The Superior Capsular Reconstruction

Lessons Learned and Future Directions

John M. Tokish, MD; Justin L. Makovicka, MD


J Am Acad Orthop Surg. 2020;28(13):528-537. 

In This Article

Abstract and Introduction


The ideal solution for the irreparable rotator cuff tear remains in question. A recent innovative technique, superior capsular reconstruction (SCR), has demonstrated promising results with some early clinical outcomes demonstrating statistically notable improvements in active forward flexion and American Shoulder and Elbow Surgeons scores. Multiple biomechanical studies have also demonstrated its ability to reduce superior translation of the humerus after massive rotator cuff tear. Even so, these results are still early and durability of the reconstruction over time needs to be determined. Although more than 15,000 SCRs have been done worldwide, there remains a paucity of outcome data and one must be vigilant to not allow enthusiasm to overtake critical evaluation. The potential mechanisms of action, including tenodesis effect, force coupler, or subacromial spacer, need further elucidation and the ideal indications for this procedure, as well as its technical optimization, and limitations have yet to be fully determined. The purpose of this review is to critically evaluate the biomechanical and clinical literature that has assessed SCR, along with the controversies and considerations encountered with this procedure.


Massive rotator cuff tears can be devastating problems to patients because they often cause pain and notable losses in range of motion and function that affect quality of life.[1] In severe cases, this loss of function may be profound with complete loss of active shoulder elevation (0°; pseudoparalysis) or some retention of active elevation may remain (<90°; pseudoparesis).[1,2] Even in these cases, shoulder function can be reestablished if complete repair of the torn tendon can be accomplished.[3] By contrast, some massive rotator cuff tears are irreparable and persist as challenging problems for both patients and surgeons alike. These cuff tears remain difficult to treat because of the chronicity of the tear leading to tendon retraction and inelasticity, which limits excursion during attempted repair.[4,5] In addition, with time, the rotator cuff muscles may atrophy and can become infiltrated with fat, which[4–7] contribute to the decreased healing and functional potential seen after primary or revision repair of these conditions.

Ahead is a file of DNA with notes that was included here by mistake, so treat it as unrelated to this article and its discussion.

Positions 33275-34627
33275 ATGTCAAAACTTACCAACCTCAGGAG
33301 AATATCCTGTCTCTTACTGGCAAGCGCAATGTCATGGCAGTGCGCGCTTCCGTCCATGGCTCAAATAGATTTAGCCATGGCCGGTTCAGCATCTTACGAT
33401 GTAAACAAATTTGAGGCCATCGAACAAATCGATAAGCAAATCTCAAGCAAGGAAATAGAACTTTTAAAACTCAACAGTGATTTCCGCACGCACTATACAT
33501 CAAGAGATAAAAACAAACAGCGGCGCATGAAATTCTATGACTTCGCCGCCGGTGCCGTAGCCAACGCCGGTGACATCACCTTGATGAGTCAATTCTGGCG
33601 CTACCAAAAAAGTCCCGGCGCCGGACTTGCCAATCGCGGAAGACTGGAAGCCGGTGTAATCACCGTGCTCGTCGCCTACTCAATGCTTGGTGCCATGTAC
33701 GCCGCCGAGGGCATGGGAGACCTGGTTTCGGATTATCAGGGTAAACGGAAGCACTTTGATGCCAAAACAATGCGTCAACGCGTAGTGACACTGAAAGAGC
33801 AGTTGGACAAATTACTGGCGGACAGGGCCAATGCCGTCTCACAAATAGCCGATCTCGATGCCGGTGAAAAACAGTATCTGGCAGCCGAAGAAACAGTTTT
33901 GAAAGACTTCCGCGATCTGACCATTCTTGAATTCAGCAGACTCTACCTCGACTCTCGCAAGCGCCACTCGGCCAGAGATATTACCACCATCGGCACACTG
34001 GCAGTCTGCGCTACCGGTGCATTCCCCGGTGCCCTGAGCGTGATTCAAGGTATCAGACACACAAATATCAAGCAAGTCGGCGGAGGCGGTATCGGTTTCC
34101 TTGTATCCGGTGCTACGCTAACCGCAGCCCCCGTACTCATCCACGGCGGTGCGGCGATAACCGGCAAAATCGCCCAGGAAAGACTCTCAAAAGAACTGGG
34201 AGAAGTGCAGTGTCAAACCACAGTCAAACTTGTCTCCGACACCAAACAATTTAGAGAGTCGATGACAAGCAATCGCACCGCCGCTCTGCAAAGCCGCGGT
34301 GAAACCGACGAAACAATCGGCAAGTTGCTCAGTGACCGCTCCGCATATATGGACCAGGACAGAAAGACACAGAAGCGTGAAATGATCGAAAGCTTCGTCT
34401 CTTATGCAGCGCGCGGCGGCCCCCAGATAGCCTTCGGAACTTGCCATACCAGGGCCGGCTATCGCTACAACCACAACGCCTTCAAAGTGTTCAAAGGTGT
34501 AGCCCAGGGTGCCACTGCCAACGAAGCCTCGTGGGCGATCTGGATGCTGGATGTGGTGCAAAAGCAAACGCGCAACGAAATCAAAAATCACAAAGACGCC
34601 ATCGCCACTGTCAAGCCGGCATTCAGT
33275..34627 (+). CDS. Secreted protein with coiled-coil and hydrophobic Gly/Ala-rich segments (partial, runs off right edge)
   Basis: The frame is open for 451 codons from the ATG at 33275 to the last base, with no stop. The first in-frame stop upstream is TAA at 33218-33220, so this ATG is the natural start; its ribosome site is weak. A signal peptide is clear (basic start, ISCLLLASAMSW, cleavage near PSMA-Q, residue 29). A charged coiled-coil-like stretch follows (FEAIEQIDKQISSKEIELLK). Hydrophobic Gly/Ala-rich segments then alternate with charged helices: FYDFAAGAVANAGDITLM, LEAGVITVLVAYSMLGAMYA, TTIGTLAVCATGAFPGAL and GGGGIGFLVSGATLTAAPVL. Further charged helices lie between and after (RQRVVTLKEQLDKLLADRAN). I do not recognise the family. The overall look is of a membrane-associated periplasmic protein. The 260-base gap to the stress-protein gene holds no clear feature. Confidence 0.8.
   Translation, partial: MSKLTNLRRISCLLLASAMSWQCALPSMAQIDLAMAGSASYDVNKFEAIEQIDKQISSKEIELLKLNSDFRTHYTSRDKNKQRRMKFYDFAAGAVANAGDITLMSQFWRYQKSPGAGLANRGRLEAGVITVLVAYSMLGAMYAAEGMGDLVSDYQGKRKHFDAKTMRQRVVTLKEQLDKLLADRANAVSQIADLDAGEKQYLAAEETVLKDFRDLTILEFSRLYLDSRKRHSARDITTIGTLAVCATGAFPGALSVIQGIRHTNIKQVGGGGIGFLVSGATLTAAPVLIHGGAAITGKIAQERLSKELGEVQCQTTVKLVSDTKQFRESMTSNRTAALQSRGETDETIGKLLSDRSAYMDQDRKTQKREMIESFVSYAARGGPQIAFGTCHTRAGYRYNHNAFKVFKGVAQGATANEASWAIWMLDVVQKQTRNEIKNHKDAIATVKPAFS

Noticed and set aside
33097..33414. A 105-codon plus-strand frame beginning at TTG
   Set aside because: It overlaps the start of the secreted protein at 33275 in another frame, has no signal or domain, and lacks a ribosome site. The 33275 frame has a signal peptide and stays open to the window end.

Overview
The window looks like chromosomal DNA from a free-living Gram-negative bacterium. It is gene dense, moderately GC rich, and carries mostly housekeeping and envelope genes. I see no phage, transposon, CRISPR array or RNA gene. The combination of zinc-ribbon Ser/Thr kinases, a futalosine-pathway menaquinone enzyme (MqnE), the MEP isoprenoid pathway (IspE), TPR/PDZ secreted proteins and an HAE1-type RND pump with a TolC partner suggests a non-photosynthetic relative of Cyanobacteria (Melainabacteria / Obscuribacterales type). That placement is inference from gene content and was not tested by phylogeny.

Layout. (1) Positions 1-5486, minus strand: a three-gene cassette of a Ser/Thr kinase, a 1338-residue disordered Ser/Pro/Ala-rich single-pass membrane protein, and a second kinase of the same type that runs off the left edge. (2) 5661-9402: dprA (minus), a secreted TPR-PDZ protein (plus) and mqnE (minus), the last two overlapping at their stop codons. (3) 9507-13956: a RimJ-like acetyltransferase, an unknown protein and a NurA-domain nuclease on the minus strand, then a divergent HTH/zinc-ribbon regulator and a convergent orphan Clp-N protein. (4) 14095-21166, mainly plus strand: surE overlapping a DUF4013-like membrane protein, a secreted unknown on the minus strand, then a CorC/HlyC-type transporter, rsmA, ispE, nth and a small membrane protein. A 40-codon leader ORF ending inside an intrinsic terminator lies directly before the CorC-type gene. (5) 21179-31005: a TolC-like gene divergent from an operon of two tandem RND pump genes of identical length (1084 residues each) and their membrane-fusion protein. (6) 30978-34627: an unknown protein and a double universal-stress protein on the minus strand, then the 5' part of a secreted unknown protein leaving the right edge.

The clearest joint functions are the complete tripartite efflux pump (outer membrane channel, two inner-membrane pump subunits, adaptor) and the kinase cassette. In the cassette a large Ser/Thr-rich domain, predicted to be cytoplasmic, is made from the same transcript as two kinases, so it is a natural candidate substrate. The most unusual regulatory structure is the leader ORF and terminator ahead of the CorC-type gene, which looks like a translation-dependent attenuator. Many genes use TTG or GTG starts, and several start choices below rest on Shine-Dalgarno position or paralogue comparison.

Treatment options for massive, irreparable rotator cuff tears are dependent on a multitude of factors including the patient's age, activity level, degree of joint arthropathy, and extent of disability caused by the tear.[8] Multiple approaches have been developed to address these tears including partial or complete repair, tendon transfer, and reverse total shoulder arthroplasty (RSA).[1] The partial repair of irreparable rotator cuff tears, popularized by Burkhart, demonstrated improvements in functional outcomes, but the risk of recurrent tear has been found to be as high as 52%.[9,10] Reverse total shoulder arthroplasty has demonstrated satisfactory results in older patients with massive rotator cuff tears; however, results have not been as promising in younger patients. When RSA was done in patients younger than 60 years, Sershon et al[11] found a statistically notable improvement in American Shoulder and Elbow Surgeons (ASES) scores (31 to 66), but reported a failure rate of 25% at 3-year follow-up. In addition, complications seen with this procedure increase when used in younger patients.[12] No one treatment has proven to be an optimal solution, especially in younger, more functionally active patients. In addition, comparison of treatment options is difficult because current literature has not stratified results between pseudoparalytic and pseudoparetic patients, as a patient with pain and true dysfunction is a much more difficult clinical scenario to address than one with preserved function.

One recent approach to massive, irreparable tears that has gained popularity recently is that of superior capsular reconstruction (SCR). Originally described in biomechanical work by Mihata et al[13] in 2012, reconstruction of the superior capsule is proposed as a means to restore the humeral head depressor effect of the capsule, improve the concavity compression effect of the rotator cuff, and help balance force couples between the anterior and posterior cuff structures.[14,15] Several series have since been published on the biomechanical and clinical outcomes after SCR. Early clinical results have demonstrated an almost doubling of active forward flexion and quadrupling of ASES scores.[14] Although these initial results are promising, they are early and some series have cautioned against the use of SCR as a panacea in all cases of irreparable rotator cuff tears.[16] The purpose of this article is to critically evaluate the biomechanical and clinical literature that has assessed SCR, along with the controversies and considerations encountered with this procedure.